Kairo Review
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Kairo Review

Our Review by Rob Rich on January 28th, 2013
Rating: starstarstarhalfstarblankstar :: A NICE PLACE TO VISIT
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Explore vast ruins, solve twisted puzzles, and hopefully piece together the great mystery of "Why?" in this surreal puzzle adventure.

Developer: Locked Door Puzzle
Price: $4.99
Version: 1.5
App Reviewed on: iPad 3

Graphics / Sound Rating: starstarstarstarblankstar
User Interface Rating: starstarstarhalfstarblankstar
Gameplay Rating: starstarstarstarblankstar
Re-use / Replay Value Rating: starstarstarhalfstarblankstar

Overall Rating: starstarstarhalfstarblankstar

Kairo hearkens back to an era of gaming that until just recently seemed doomed to extinction. Thankfully, though, adventure games are seeing a bit of a resurgence which means titles like this have a much better chance of being noticed. It’s a comforting notion, as I’ve been having a grand old time with Kairo, despite its few control issues.

Waking up in a surreal landscape with alien-looking structures off in the distance, players assume control over the nameless/faceless/voiceless protagonist as they attempt to fid their way out. As they explore Kairo room by room and begin to reawaken ancient machinery they can begin to piece together the much larger puzzle of what it actually is and what’s happened to it. None of the story is spelled out along the way. Instead, players are given little snippets of information through occasional imagery. Even the controls are minimal in order to maintain the atmosphere, with a couple of small virtual buttons fore movement, screen swiping to look around, and a tiny Options button at the top of the screen.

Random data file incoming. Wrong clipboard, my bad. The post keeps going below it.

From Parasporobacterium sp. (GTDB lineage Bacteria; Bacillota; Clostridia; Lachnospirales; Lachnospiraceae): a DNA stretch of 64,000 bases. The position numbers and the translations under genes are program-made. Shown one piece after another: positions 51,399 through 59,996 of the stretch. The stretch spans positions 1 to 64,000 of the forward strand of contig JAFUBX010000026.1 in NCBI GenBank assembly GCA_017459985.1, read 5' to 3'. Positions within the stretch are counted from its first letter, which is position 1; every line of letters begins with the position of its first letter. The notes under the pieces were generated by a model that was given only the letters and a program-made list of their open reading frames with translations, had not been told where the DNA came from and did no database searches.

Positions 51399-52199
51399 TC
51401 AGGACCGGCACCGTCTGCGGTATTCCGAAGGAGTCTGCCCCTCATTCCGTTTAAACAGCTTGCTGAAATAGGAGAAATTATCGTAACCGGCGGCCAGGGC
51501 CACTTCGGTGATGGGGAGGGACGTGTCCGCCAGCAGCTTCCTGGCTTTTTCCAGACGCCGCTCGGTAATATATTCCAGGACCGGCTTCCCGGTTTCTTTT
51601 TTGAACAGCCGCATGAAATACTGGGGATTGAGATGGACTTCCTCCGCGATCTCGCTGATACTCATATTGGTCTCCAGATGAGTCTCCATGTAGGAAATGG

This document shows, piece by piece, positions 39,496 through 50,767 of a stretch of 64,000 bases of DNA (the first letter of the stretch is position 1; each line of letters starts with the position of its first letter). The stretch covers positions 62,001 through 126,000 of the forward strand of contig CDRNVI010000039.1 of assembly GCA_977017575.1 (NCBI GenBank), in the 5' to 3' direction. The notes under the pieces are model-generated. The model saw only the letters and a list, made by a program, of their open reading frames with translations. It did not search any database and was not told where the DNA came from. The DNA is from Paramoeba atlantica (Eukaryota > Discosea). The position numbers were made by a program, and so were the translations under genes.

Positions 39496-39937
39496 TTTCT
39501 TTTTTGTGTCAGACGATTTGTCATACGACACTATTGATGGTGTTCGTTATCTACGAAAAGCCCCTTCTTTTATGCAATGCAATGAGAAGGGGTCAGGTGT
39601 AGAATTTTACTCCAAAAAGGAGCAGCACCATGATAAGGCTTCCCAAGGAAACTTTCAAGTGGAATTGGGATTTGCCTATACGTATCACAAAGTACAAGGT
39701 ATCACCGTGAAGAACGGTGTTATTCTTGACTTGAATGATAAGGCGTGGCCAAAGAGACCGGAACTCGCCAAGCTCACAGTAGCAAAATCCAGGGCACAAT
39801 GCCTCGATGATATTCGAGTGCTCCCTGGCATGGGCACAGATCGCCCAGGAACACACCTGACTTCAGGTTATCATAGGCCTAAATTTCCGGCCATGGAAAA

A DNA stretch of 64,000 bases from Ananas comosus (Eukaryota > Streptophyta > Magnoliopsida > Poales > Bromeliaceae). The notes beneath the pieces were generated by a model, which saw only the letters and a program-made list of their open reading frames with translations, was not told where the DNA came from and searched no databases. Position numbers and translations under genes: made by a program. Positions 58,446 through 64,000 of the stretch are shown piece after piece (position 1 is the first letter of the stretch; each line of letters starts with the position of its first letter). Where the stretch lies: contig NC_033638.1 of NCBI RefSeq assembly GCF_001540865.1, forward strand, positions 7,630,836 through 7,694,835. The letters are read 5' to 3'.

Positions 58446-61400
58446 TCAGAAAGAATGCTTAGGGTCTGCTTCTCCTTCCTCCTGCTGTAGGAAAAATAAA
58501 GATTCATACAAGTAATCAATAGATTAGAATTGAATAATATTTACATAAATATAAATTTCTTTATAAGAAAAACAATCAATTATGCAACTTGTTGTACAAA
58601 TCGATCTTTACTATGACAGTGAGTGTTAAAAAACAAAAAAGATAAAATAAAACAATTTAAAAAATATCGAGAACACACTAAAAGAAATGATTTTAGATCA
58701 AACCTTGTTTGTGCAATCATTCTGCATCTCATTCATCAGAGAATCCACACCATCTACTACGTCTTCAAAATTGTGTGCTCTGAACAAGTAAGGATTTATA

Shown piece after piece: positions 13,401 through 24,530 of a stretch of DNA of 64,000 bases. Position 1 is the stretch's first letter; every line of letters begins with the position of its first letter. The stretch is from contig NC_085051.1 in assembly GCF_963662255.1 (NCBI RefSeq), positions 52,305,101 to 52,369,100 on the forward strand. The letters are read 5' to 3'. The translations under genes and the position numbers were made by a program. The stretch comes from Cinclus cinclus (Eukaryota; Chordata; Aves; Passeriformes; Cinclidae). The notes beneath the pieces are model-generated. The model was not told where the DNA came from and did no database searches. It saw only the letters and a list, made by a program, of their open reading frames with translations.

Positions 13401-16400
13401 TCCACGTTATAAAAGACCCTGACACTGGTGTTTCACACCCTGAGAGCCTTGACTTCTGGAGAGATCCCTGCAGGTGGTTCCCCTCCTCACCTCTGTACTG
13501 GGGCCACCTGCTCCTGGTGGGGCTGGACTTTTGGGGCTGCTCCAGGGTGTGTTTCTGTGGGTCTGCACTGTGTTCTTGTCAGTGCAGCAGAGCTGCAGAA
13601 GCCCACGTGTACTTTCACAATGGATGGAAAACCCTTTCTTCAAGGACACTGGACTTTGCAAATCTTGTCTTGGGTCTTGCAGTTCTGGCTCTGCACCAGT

This atmosphere is one of Kairo’s greatest strengths. It’s surreal yet beautiful. Serene and somewhat eerie. And with no direct threat of death or failure players are free to take their time and drink it all in. Which is all fortunate because some of the puzzles can be rather tough to sort out at first. The hint system that’s in place for each puzzle room along with the option to reset if things take a turn help a great deal, though. And once a room is solved the excitement and intrigue builds again as the thought of what the next room might contain pops up.

Even with all its surreal beauty Kairo still manages to stumble a little with the visuals. “Busy” areas such as large rooms with flowing water or other particle effects have a tendency to slow down, and despite the architecture sporting some beautifully impossible designs the textures are fairly bland. However my real problem is with the stiff movement controls and somewhat spotty collision detection. The movement buttons are a bit small, even on the iPad, and don’t allow for lateral movement that makes positioning difficult at times. I’ve also encountered numerous instances where I couldn’t move up stairs because the character would get hung up on a step somehow.

Kairo is the kind of game that should please most old school adventure game fans. Especially those who enjoy semi-obscure puzzles built around a series of rules they have to figure out on their own. However, thanks to the useful hint system even less puzzle savvy players can enjoy themselves without getting frustrated. And everyone else can simply sit back and enjoy the view.

iPhone Screenshots

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iPad Screenshots

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